What’s the deal with Zhang Yimou? When he first came to attention in the West in the early ’90s, the Chinese director established himself as a creator of visually sumptuous historical dramas (Raise the Red Lantern, Ju Dou) built around his muse, the actress Gong Li. Later he scaled down his vision to a neorealist level (Not One Less, The Road Home), making films with a social critique aspect that ensured an uneasy relationship with his country’s authorities. But with last year’s Hero and now House of Flying Daggers, he’s now become the latest martial arts visionary on the international art-house circuit.
The film is set in 859 A.D., toward the end of the Tang dynasty. If that doesn’t ring a bell, not to worry; it could just as easily be set on the planet Xantex in the year 5000. The Flying Daggers of the title is a clandestine group of assassins fighting an evil and corrupt government. Our hero is the undercover cop Jin (Takeshi Kaneshiro), who has befriended Mei (Zhang Ziyi), who is posing as a blind courtesan but is actually a member of the Dagger underground. Jin’s job is to infiltrate the Daggers, but when both he and his boss Leo (Andy Lau Tak Wah) fall heavy for the beautiful but deadly Mei, complications arise.
It’s a comic book plot, but the action is the meat of this genre, the ballet-like, gravity-defying and supernaturally acrobatic fight scenes that are still fun but quickly becoming too familiar. It’s hard to say if Zhang’s artistic journey from historical-political dramas to social critiques to these action-fantasy films is a retreat, an advance or a sideways move. He’s obviously in a more secure position in his homeland, making these kinds of films instead of ones that could be interpreted as critical of his government. Yet Zhang’s films have always been pictorially impressive and one can see how the potential of computer-enhanced imagery would fire his already keenly visual imagination.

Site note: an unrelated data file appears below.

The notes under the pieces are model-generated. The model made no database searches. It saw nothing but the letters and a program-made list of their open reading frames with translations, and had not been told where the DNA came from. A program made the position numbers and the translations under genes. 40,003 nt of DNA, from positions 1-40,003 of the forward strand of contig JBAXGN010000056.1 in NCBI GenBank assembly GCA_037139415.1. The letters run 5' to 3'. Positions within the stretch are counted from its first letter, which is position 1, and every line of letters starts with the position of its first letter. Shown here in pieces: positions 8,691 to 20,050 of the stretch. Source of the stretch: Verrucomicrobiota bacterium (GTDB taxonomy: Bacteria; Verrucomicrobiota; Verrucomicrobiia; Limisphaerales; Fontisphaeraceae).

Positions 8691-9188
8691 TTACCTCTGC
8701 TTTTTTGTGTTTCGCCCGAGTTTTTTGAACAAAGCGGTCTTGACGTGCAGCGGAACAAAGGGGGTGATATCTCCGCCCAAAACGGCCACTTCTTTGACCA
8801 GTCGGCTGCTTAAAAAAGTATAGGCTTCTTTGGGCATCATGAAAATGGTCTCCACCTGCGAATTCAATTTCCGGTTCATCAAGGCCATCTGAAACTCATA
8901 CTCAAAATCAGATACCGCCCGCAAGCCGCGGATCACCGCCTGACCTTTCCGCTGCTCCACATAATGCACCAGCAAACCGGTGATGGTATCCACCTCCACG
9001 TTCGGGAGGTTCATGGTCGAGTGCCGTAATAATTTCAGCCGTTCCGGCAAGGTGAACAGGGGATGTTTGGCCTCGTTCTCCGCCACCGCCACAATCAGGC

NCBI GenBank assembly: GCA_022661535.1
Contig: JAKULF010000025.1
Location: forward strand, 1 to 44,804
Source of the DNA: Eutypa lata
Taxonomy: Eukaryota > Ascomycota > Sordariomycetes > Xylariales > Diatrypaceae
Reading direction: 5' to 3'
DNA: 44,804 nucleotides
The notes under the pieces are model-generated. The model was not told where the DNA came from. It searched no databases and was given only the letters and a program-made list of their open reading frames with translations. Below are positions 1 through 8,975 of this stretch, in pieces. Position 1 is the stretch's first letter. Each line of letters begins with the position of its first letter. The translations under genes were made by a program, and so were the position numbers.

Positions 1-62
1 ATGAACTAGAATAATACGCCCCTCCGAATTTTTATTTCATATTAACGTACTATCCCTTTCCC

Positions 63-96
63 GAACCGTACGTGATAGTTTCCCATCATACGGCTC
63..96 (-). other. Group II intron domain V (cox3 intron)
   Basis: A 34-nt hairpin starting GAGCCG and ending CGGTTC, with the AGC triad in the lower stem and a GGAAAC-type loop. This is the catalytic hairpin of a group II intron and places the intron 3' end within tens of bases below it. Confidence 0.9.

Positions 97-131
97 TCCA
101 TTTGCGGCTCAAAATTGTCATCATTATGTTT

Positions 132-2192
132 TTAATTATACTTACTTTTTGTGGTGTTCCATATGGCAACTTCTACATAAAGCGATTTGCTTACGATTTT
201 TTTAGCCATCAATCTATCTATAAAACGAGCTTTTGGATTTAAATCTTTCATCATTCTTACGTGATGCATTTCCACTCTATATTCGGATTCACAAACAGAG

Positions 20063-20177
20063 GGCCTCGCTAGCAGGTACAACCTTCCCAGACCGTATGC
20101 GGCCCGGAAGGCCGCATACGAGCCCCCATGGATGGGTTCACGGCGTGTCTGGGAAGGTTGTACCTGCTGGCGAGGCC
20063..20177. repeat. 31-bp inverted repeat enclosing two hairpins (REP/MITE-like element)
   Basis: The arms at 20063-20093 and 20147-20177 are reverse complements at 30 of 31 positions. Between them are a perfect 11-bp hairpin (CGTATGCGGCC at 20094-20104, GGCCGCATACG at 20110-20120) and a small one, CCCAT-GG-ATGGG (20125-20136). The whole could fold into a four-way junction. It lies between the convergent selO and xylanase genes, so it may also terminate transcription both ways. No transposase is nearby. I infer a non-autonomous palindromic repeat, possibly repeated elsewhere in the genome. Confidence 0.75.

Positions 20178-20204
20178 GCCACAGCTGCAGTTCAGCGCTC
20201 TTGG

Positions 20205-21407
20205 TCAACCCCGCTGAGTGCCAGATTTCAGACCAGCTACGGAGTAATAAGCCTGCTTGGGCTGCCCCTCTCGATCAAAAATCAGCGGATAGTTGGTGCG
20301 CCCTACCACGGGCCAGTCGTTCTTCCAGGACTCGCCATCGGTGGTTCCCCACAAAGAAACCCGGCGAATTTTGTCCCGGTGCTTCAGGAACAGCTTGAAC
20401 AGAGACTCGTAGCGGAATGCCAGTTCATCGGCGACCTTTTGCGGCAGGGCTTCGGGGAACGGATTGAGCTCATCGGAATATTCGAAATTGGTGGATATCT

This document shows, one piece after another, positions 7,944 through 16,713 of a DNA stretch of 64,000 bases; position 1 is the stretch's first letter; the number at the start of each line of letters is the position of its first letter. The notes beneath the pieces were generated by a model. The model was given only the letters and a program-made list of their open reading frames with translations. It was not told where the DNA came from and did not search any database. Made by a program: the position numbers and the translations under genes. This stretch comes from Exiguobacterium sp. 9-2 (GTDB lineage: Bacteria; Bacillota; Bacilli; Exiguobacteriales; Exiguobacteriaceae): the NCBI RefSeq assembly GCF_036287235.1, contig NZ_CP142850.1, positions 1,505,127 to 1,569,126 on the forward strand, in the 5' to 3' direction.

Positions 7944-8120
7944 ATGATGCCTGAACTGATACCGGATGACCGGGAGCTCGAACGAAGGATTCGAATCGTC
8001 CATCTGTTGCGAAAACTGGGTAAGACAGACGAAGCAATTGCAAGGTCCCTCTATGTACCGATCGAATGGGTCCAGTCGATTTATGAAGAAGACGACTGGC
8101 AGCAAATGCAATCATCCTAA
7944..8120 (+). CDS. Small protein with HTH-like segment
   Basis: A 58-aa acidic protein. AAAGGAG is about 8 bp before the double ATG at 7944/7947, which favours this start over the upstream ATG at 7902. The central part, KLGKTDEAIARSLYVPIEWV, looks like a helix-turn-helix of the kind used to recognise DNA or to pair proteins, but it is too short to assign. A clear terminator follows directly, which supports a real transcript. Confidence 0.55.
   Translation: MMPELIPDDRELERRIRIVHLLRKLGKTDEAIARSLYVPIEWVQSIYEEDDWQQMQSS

The plot of Daggers is marginally easier to follow than was that of Hero, mainly because it’s basically a buddy movie where two guys are in love with the same girl, and you know the only resolution is for at least one of the trio to die. There are a couple of nice, if unsurprising, plot turns, spelled out quite clearly. The political situation is a back-story device meant to set the action, so what scant details we get hardly matter. The love story is operatic; just as music can make a melodrama seem sublime, Zhang’s unrelentingly beautiful color palette and graceful action sequences heighten the impact of what would otherwise be a posturing romance. It’s a visual feast and, like most feasts, you might leave the table sated but with an eye toward a somewhat more stringent diet in the immediate future.
In Mandarin with English subtitles. Showing at the Main Art Theatre (118 N. Main St., Royal Oak); 248-263-2111.
Richard C. Walls writes about film for Metro Times. E-mail firstname.lastname@example.org.
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